If one were to have asked Ryan Link what he envisioned for his life while in his early 20s, he would have never answered anything to do with Broadway or the theater, but here he is at an age he describes as “young enough to do it, but old enough to do it right” and he’s had quite the theatrical success.
“I didn’t get into acting until I was 27. I was a musician and played in different bands in Seattle—none you’ve ever heard of (Chin Muff, Salamander, Clementine)—and I moved to Boston to pursue singing a little more,” he says. “I went to the Berklee College of Music and that’s where I started getting involved in acting and caught the bug.”
Link moved to New York in 2001 and within two years snagged his first Broadway role—Roger in Rent. He followed that up with appearances in Aida, Hair and Wonderland, and currently plays the Emcee in the national your of Once, which is playing the Kennedy Center July 7-Aug. 16.
“I first auditioned for Once in November of 2011 when it was still Off Broadway. I had just seen the movie for the first time and saw the show shortly after that and I was bound and determined to be involved with it in some way,” Link says. “When the show transferred to Broadway they were looking for understudies and I came close to being swing—covering five of the roles and 14 instruments—but it was a blessing in disguise that I didn’t get the job at that time.”
When auditions were held for the tour a year and a half later, this time Link captured the coveted role of the Emcee.
“In the show, I run an open mic, and mostly what I do is play guitar,” he says. “The show has 12 acting musicians and we all play throughout the show accompanying whatever character is singing at the moment. It’s not your typical musical; each character in the show is a musician so it makes sense that they would break out in song.”
The setting of Once is an Irish pub and audience members can come on stage to purchase a drink while the band plays some pub music prior to the beginning of the musical. The story follows an enchanting tale of a Dublin street musician who’s about to give up on his dream when a beautiful young woman takes a sudden interest in his haunting love songs.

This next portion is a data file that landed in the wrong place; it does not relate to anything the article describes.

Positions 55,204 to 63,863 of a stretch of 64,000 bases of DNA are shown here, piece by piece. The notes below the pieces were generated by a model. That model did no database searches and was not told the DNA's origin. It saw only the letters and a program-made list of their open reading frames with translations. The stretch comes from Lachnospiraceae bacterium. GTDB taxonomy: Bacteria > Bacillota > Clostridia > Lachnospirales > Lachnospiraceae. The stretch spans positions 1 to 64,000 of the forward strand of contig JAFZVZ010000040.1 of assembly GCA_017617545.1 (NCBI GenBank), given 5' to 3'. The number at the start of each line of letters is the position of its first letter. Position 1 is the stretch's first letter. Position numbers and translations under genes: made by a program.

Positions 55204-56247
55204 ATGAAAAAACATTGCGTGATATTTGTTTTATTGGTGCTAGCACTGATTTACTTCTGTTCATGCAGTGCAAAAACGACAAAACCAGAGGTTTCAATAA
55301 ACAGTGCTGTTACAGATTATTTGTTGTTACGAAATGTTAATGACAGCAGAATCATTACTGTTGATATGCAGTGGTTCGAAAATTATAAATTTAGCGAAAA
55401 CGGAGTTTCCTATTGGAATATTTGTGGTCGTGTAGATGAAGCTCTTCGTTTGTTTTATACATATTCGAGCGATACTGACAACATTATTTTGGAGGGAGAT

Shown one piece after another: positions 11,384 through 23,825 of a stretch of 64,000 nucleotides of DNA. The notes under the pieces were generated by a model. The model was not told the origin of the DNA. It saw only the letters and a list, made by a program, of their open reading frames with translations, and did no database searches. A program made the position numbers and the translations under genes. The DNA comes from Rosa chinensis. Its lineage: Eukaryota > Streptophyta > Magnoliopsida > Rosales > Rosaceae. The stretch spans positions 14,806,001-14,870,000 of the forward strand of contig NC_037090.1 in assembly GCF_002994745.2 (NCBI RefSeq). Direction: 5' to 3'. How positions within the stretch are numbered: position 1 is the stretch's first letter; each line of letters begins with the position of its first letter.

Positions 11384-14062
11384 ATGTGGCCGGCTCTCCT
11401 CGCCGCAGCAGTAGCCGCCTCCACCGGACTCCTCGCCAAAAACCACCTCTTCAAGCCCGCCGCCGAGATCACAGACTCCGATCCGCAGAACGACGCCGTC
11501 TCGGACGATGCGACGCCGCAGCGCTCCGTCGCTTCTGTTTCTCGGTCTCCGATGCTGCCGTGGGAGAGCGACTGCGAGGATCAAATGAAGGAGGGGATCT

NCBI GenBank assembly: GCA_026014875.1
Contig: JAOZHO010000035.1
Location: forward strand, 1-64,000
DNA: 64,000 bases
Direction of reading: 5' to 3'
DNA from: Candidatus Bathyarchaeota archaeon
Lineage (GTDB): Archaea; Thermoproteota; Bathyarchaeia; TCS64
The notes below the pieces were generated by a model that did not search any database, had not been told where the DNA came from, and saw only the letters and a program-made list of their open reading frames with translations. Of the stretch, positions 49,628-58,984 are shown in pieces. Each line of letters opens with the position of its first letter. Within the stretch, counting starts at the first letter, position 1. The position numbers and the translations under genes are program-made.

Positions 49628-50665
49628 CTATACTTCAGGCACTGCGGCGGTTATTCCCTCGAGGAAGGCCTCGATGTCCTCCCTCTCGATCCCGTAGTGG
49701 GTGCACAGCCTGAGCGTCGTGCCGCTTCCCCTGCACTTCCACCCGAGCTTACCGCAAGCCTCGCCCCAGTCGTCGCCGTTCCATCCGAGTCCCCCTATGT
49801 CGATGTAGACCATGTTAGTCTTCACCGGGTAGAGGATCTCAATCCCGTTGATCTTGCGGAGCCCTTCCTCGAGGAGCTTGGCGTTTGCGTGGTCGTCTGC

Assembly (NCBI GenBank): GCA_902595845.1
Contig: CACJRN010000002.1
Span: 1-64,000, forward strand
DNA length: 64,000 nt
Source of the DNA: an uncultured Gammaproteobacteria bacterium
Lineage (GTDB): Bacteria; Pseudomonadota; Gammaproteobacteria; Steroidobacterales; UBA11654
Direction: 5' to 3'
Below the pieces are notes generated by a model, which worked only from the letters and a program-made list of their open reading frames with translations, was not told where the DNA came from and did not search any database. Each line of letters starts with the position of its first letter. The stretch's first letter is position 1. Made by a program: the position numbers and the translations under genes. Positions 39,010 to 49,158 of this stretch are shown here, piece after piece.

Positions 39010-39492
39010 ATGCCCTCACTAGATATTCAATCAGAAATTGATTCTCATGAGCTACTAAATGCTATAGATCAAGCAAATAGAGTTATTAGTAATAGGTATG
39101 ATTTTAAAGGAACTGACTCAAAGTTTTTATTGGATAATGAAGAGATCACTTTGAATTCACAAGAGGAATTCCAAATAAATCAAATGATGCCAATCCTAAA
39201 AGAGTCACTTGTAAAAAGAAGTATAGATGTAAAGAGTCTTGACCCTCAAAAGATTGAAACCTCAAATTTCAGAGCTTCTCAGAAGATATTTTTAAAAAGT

“One of the great things about Once is it’s as much a concert of really talented musicians who have gelled into this tight 12-person acoustic band as it is a play, so there’s something enjoyable for everyone in the audience whether a regular theatergoer or not,” Link says. “Having said that, the play itself is fantastic and the dialogue super witty and poignant and hilarious at times.”
Even though he’s found success on stage, Link has never given up on his own music. In fact, in March he released his first EP, Reverberations.
“It was on this tour that I realized I needed to put out a solo record and put my name on some music,” he says. “It’s only four songs—two I had for a while and two newer—but I’m working on a full-length record that I hope to have out by the end of the year.”
When the tour ends, Link is planning on going to Nashville to pursue the independent artist thing a bit more. Not that he’s going to rule out theater altogether. He says he will continue to audition and look for great parts because he’s grown to love the stage.
“I can’t imagine finding a better job than Once so I don’t know what show it could be,” he says. “There’s something about the electricity of being in front of a crowd and knowing that anything could go wrong at any time and it’s very exciting to have that responsibility and completely be in the moment and get lost in what you’re doing and knowing you have an affect on a fairly large number of people. It’s wonderful.”